Before the interview, on the walk to Auster and Hustvedt’s house, my phone rings and it is Paul Auster. The interview has me nervous—Auster is, after all, a big deal—and here he is already in my ear. He’s called, curious more than anything, to make sure he has his schedule straight. When he answers the door, he’s wearing a sweater with an enormous hole in one elbow. I think, oh, there is Paul Auster’s elbow. As we talk, he regularly puffs away on an e-cigarette, its little blue light glowing with each inhale. These things help. Pictures on the internet, and indeed the photos hung in Auster and Hustvedt’s photo-laden front hall, often show Auster in a brooding aspect. When he was younger (he turns 70 this February) Auster looked something like a poet Buster Keaton: heavy on the cheekbones, the same large, mournful eyes. There is no author-photo chiaroscuro here, just a man and his elbow and his e-cigarette. He invites me to come see his daughter’s show at Rockwood Music hall the following Monday. (Sophie Auster, a singer-songwriter, has a new album coming out this year.) He tells me the person I should be really writing about is Hustvedt.

I ask him about his long association with the borough he’s made his home. “Brooklyn was always part of the mythology of my childhood,” he says. His mother was born here. Auster arrived at the end of 1979—“I was just about flat broke”—and hasn’t left since. Even as he’s watched the borough transform dramatically, he’s still smitten with the place. “There’s an immense variety of people here,” he says. “It’s become more expensive, but the human traffic on the sidewalks has remained the same. The sheer variety of it.”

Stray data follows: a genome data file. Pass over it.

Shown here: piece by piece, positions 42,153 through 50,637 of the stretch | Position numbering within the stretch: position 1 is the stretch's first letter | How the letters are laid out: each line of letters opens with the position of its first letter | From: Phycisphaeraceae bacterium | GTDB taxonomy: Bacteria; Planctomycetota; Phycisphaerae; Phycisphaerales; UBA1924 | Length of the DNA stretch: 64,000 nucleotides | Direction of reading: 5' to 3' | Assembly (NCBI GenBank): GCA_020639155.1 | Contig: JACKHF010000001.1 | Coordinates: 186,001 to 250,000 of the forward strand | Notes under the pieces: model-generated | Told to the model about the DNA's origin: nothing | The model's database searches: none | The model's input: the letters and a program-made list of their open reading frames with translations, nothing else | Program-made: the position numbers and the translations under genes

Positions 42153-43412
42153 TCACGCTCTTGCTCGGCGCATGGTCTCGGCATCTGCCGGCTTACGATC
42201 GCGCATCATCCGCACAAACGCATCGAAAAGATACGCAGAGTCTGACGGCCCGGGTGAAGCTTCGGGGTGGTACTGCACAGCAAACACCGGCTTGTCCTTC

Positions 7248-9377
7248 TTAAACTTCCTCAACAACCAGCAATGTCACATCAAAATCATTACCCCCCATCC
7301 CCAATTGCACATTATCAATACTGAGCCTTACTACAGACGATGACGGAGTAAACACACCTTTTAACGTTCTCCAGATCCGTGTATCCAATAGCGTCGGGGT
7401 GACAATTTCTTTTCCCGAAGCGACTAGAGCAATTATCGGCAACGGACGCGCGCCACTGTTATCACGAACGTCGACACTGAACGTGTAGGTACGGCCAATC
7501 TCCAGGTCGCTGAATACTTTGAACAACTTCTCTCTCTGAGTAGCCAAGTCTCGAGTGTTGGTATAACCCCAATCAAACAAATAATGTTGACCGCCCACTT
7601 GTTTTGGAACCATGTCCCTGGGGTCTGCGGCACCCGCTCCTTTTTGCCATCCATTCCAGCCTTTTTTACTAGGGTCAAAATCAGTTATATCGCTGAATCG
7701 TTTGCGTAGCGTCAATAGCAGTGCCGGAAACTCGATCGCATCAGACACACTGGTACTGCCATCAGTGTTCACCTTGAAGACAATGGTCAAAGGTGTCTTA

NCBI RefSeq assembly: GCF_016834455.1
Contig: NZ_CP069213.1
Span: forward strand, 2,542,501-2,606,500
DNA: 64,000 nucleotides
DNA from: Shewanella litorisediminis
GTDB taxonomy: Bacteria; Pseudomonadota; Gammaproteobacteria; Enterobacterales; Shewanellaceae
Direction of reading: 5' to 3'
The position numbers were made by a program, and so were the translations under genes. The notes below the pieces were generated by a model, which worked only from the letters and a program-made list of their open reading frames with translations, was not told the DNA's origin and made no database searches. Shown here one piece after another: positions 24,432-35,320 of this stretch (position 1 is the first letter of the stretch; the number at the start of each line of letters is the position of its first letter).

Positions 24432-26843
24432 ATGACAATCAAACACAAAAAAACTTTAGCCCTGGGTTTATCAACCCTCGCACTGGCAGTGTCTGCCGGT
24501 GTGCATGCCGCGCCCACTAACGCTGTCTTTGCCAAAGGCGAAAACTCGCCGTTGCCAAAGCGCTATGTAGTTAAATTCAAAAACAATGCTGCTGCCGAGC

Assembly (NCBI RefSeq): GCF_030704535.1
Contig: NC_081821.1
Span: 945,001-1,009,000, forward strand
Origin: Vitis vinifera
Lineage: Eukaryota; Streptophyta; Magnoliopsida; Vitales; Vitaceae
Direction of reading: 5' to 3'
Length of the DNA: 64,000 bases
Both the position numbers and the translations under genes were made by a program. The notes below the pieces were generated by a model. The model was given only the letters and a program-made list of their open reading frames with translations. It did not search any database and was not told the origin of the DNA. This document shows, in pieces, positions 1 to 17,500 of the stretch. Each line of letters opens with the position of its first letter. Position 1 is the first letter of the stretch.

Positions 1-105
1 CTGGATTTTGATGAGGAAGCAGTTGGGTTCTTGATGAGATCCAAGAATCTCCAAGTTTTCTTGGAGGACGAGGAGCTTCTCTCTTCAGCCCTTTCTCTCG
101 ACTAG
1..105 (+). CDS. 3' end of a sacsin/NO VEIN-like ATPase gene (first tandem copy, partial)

“Ultimately, Auster says, ‘the artist’s
role is to make art.’ how grotesque would
the world be without it?”

Auster offers two recent neighborhood experiences: the longtime clerk at his local stationary store noticed Auster’s nose was running in the day’s extreme cold and, without saying a word, “she leaned over the counter and wiped my nose for me.” And at one of his favorite local restaurants, he had some schmutz (as we all sometimes do) on his face after a meal. An employee “wiped my mouth for me.” Auster leans forward in his chair to mime the action: it’s the gesture of a parent. “It’s almost like being in a small town,” he says, smiling.

I read 4 3 2 1 in the run up to and immediate aftermath of the presidential election. Though comparisons to the 1930s were frequently in the air (and uncomfortably apt), the various Archies’s struggles to make sense, on an individual level, of the chaos and moral imperatives of the 1960s felt closer to home. What are we supposed to do when we know something is wrong? Auster studies his fingernails when he mentions the then president-elect—he won’t use Trump’s name. Ultimately, he says, “the artist’s role is to make art.” How grotesque would the world be without it? Novels, Auster insists are “the most democratic art possible,” because they celebrate the importance of the individual. (I, biased, am inclined to agree.) This too is the lesson of 4 3 2 1: “We have to do our work, first and foremost.”

Photos by Jane Bruce